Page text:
A comment to editors of the Spokesman-Review and the facilitator working on the new code of ethics.
Dear Mr. Floyd, Ms. Savalli and Dr. Jackson,
As I said at the recent meeting the $64 question is whether the S-R will abide by its Code of Ethics once affirmed. The onus is upon the S-R to demonstrate to its readers that it will follow the code and that this is not just some PR exercise. The readers are not dumb as you think. The readers will ultimately decide the credibility of the S-R as a trusted/reliable source of news, commentary, and thought of the day.
The traditional media no longer holds the preeminent position of the du jour source of the news. See the article below. We are experiencing a major communication reformation as great or greater than that of Martin Luther’s time (Hugh Hewitt’s Blog and Glenn Reynolds’ An Army of Davids). The new media does not require large capital investments e.g, printing presses and transmission networks of the traditional or mainstream media. The new medium of expression is essentially free for all to participate. The currency of the new media is the validity, reliability, and predictability of the information provided in one’s own daily life. The sources that best meet those needs will attract readers and grow Those sources which lack credibility and/or don’t correct misinformation quickly will die.
As I said this new virtual medium functions as the “new town square.” As so presciently stated in this article from the new media:
. . . we lived in Thomas Jefferson’s America, noted for its unlimited and uninhibited free expression, lively debates in which ideas were attacked and defended, and a free people who thought for themselves rather than having “the truth” as seen by elites imposed upon them.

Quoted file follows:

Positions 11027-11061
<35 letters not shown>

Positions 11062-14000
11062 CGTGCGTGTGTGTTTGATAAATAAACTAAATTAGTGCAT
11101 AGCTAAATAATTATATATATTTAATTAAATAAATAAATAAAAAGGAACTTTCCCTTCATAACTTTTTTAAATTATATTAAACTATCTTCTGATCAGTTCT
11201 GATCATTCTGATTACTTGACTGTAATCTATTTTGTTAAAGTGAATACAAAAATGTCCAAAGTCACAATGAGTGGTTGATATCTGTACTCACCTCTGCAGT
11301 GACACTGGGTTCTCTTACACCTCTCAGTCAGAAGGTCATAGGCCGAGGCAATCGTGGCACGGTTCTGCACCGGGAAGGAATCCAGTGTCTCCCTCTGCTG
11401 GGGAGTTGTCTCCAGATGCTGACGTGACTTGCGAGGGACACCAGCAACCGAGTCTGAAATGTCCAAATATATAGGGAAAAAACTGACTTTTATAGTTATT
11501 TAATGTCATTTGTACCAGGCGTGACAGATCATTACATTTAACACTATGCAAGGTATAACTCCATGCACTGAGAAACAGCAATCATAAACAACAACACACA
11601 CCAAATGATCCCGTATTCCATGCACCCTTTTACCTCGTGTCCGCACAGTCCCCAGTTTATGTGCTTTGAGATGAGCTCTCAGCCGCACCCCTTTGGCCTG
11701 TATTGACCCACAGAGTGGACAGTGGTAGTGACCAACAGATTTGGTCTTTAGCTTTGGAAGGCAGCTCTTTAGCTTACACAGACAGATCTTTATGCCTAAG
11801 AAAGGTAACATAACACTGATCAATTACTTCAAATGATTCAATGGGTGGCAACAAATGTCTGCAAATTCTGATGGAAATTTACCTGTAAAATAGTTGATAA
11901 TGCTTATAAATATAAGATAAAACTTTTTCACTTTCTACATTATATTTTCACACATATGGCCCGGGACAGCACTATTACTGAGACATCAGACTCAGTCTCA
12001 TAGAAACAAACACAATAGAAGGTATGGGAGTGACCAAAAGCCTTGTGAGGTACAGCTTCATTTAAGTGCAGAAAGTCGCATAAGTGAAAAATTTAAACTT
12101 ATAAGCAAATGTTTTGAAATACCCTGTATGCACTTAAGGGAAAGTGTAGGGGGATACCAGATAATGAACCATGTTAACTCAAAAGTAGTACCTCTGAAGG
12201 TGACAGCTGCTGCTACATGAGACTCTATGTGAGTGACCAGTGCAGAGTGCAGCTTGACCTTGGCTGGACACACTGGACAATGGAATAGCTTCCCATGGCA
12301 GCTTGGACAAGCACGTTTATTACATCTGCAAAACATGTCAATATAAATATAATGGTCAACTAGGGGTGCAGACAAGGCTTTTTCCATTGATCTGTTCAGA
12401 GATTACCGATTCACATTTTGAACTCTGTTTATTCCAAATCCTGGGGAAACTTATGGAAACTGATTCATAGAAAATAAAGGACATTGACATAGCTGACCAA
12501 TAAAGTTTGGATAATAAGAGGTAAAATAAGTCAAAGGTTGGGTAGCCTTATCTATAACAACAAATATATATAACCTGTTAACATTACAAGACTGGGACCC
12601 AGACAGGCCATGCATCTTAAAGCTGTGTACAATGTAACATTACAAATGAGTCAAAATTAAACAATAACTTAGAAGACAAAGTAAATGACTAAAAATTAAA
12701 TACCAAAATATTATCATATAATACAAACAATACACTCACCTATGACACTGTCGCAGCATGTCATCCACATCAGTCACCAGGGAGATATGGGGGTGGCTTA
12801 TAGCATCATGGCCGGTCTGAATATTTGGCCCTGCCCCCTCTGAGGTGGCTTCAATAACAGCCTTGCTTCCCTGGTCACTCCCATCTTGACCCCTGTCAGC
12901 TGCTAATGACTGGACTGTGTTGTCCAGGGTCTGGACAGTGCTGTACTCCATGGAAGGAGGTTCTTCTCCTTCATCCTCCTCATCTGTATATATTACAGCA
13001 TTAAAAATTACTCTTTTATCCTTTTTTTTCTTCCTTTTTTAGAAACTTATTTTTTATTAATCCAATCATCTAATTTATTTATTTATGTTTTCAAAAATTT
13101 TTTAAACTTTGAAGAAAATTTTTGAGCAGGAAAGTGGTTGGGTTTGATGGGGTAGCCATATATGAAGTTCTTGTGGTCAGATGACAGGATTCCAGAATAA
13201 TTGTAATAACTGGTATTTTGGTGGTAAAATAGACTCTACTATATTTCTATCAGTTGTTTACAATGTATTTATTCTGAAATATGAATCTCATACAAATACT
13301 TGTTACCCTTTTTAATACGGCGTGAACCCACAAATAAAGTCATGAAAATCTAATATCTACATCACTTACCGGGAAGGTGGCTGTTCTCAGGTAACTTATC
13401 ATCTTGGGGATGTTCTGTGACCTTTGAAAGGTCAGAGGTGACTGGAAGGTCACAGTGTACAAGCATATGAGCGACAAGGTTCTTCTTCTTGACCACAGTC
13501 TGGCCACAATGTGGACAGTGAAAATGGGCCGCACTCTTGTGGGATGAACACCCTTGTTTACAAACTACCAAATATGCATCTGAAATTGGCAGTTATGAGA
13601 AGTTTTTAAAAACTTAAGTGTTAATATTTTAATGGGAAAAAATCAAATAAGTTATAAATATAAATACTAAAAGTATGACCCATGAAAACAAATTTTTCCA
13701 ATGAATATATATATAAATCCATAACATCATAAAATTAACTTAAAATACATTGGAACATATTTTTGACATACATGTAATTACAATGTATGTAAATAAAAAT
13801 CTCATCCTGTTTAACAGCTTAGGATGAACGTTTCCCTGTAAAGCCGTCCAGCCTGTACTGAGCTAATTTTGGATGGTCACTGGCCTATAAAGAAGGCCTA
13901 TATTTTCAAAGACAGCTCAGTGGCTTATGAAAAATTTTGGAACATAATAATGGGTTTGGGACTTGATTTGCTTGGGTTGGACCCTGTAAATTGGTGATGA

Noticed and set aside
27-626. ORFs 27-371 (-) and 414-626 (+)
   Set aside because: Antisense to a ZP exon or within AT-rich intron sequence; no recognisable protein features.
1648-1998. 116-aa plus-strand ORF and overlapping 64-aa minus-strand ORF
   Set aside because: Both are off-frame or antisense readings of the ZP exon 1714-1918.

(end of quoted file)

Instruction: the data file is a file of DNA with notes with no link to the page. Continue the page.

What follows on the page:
IMHO we are witnessing the effect of this fundamental shift with the low ratings this past weekend of the Oscars. The people are no longer enamoured or in awe of the elitist aristocracy. As I concluded at the meeting, continue to censor civil thoughts and expression as you choose but the business paradigm is rapidly changing - adapt or you will die.
Det. Ron Wright (Retired)
Friends of Mark Fuhrman Blog
HT PJM - Link to full article
[BOLDED TEXT - My Emphasis]
The Power of New Media on the Presidency
February 27, 2008 12:01 AM
Ironically, the progress made by New Media as a political force can be measured in terms of how far back in time it has taken us. There have been better times in history for citizens seeking information on political candidates than the last few decades, when we have endured a monolithic, center-left, establishment-loving mainstream media. Once, America was served by an abundance of news outlets providing different opinions to different groups of the like-minded. That’s what French historian Alexis de Tocqueville saw in the early 1800’s when he marveled at how our “Newspapers make associations, and associations make newspapers.” Before that, we lived in Thomas Jefferson’s America, noted for its unlimited and uninhibited free expression, lively debates in which ideas were attacked and defended, and a free people who thought for themselves rather than having “the truth” as seen by elites imposed upon them.
A New Two-Party System — But the most striking impact of New Media in this cycle has been the emergence of a new two-party system. It will no longer just be Democrats vs. Republicans, but also the Political Class vs. the People. The Political Class includes Old Media, powerful incumbents on both sides of the aisle, political operatives, lobbyists, and all others who suck-off the teat of the federal government. The People are the New Media-fueled citizens who are now listening to that multitude of voices competing in a freewheeling marketplace of ideas. What is shocking is that in this cycle, the Political Class actually lost.
But, all is not lost for those who fear our fragmented future of ideologies and identities — those who prefer unity and an occasional reach-across-the-aisle. New Media may break us into pieces, but it will also unite all of us, from far-left to far-right, against a common enemy — the Political Class. So, New Media will not just take us back to the old days before Old Media. It is also a new revolution that will take us back to the old, but timeless, ideas of America’s oldest revolution.
Steve Boriss blogs at The Future of News. He works for Washington University in St. Louis, where he is Associate Director of the Center for the Application of Information Technology (CAIT) and teaches a class called “The Future of News.”